- Be your own advocate and believe in your idea even if no one else does. Because if you don’t believe in your ideas – who will?
- Build a good team and get co-founders. Mark Zuckerberg didn’t build Facebook and Steve Jobs didn’t build Apple. They were built by thousands of people.
- Challenge conventional wisdom. Question experts and question authority. Don’t just assume because someone is an authority or an expert that they’re right. Think for yourself.
- Demand respect. Learn to say no without feeling guilty about it.
- Don’t have an exit strategy. Start a company you never want to sell.
- Don’t just listen to what people say, watch what they actually do.
- Don’t let fear hold you back
- Don’t let great ideas get away. Write down and record great ideas as soon as they come to you.
- Don’t undervalue what you do
- Everybody has a calling, and your job in life is to figure out as soon as possible what that is
- Fail your way to success. Fail early, and fail often.
- How would you put yourself out of business? Better you do it than someone else does. Constantly reinvent your company.
- Ideas don’t come out fully formed. They only become clear as you work on them. Find people to help develop and build upon your idea.
- If you want to be more successful: Put yourself in the shoes of other people and start seeing things from the perspective of people you’re trying to get a job with or get an investment from.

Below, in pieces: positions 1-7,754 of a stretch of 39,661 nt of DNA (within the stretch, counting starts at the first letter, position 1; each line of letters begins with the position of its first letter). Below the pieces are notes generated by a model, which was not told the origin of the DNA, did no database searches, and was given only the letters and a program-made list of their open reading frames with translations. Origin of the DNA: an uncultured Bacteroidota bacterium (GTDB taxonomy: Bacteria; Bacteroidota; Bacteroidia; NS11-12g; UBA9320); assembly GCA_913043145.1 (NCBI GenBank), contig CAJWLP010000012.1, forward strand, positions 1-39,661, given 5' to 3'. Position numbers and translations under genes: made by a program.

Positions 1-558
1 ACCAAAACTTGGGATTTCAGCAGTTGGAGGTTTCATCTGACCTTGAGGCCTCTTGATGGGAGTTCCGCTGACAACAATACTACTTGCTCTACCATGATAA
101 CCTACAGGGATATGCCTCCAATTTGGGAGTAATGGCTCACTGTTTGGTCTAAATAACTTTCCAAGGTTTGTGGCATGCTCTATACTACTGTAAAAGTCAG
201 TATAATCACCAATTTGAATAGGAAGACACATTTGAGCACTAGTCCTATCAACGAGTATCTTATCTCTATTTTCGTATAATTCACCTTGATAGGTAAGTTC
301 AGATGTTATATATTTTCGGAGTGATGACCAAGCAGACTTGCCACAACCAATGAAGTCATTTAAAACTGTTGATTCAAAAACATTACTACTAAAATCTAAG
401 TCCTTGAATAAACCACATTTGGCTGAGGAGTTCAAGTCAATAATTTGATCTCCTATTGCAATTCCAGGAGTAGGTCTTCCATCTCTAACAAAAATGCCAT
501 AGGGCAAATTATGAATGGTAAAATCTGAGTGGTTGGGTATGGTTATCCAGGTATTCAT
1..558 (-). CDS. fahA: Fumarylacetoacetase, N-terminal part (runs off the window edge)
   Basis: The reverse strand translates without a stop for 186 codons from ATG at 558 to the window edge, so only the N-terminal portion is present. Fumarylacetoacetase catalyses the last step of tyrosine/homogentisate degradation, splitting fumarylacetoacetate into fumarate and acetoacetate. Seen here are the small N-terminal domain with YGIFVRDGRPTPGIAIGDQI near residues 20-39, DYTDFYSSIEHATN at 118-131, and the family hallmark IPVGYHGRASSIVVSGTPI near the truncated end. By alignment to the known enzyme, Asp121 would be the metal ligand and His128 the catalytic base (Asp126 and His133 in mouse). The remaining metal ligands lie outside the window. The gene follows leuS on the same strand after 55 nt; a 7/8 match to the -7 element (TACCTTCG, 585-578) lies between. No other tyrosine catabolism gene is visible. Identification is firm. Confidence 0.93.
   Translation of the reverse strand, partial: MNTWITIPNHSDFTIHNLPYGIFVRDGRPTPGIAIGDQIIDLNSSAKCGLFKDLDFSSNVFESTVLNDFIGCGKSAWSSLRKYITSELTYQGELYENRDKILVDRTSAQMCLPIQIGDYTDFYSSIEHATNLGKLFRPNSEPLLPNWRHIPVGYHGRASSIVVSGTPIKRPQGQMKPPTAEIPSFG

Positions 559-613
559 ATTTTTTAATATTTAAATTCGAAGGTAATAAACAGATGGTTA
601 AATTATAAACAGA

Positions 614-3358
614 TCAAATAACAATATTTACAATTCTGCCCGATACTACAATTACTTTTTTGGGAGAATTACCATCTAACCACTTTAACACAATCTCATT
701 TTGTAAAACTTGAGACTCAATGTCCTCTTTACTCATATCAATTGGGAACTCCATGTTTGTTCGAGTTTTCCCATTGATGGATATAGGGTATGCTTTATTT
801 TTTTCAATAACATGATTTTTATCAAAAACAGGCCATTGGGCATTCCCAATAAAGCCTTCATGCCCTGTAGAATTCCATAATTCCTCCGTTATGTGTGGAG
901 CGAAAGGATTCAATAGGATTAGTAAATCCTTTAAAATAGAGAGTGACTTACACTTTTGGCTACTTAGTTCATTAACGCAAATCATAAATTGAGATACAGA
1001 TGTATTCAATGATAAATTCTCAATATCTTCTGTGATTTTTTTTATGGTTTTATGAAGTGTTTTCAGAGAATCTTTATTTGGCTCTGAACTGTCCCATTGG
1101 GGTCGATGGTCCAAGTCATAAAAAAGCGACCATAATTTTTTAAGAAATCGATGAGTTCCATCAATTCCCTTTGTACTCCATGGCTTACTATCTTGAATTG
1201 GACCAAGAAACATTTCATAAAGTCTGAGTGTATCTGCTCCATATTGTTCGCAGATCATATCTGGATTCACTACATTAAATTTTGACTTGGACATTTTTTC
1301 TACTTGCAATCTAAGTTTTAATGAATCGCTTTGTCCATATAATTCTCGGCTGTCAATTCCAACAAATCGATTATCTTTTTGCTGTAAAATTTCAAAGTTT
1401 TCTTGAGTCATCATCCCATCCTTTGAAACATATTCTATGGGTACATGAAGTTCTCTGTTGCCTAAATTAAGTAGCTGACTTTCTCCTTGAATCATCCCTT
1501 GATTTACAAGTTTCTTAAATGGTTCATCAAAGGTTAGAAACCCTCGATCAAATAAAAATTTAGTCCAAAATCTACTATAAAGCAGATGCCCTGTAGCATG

- Know your business and industry better than anyone else. Otherwise someone else who does will kick your ass!
- Learn from the history of your industry, and learn from the history of people who have tried your idea.
- Mark Zuckerberg’s number one piece of advice: Learn how to program
- Mark Zuckerberg would only hire someone to work directly for him if he was willing to work for that person
- Move fast. Companies rarely die from moving too fast, but they frequently die from moving too slowly.
- The hardest part of starting a business is finding the right problem to solve. Solutions are often (but not always) easy. It’s finding the right problem to solve that is the hard part.
- There is no perfect next move. You just have to try a lot of things.
- Think BIG. Sometimes big dreams are easier to achieve because no one else is trying to do it.
- When someone shows you who they are, believe them the first time. Not the 29th time.
- You don’t get what you want, what you hope for, or what you wish for. You become what you believe.
- You have to be authentic. Don’t try to be someone else.
This is part 3 of a 4 part series: Business, Career, and Life Advice from the world’s most successful entrepreneurs:
If you’re looking for more career advice:
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Kevin Systrom image credit: TechCrunch [CC BY 2.0 (http://creativecommons.org/licenses/by/2.0)], via Wikimedia Commons Larry Ellison image credit: drserg / Shutterstock.com Larry Page image credit: Steve Jurvetson / Wikimedia Commons Mark Cuban image credit: Kathy Hutchins / Shutterstock.com Mark Zuckerberg image credit: Robert Scoble [CC BY 2.0 (http://creativecommons.org/licenses/by/2.0)], via Wikimedia Commons Pierre Omidyar image credit: By Joi 15:42, 2 August 2007 (UTC) (http://en.wikipedia.org/wiki/Image:Pomidyarji.jpg) [CC BY 2.0 (http://creativecommons.org/licenses/by/2.0)], via Wikimedia Commons Reed Hastings image credit: James Duncan Davidson/O'Reilly Media, Inc. Source: http://www.flickr.com/photos/x180/50264912/in/set-1076331/, via Wikimedia Commons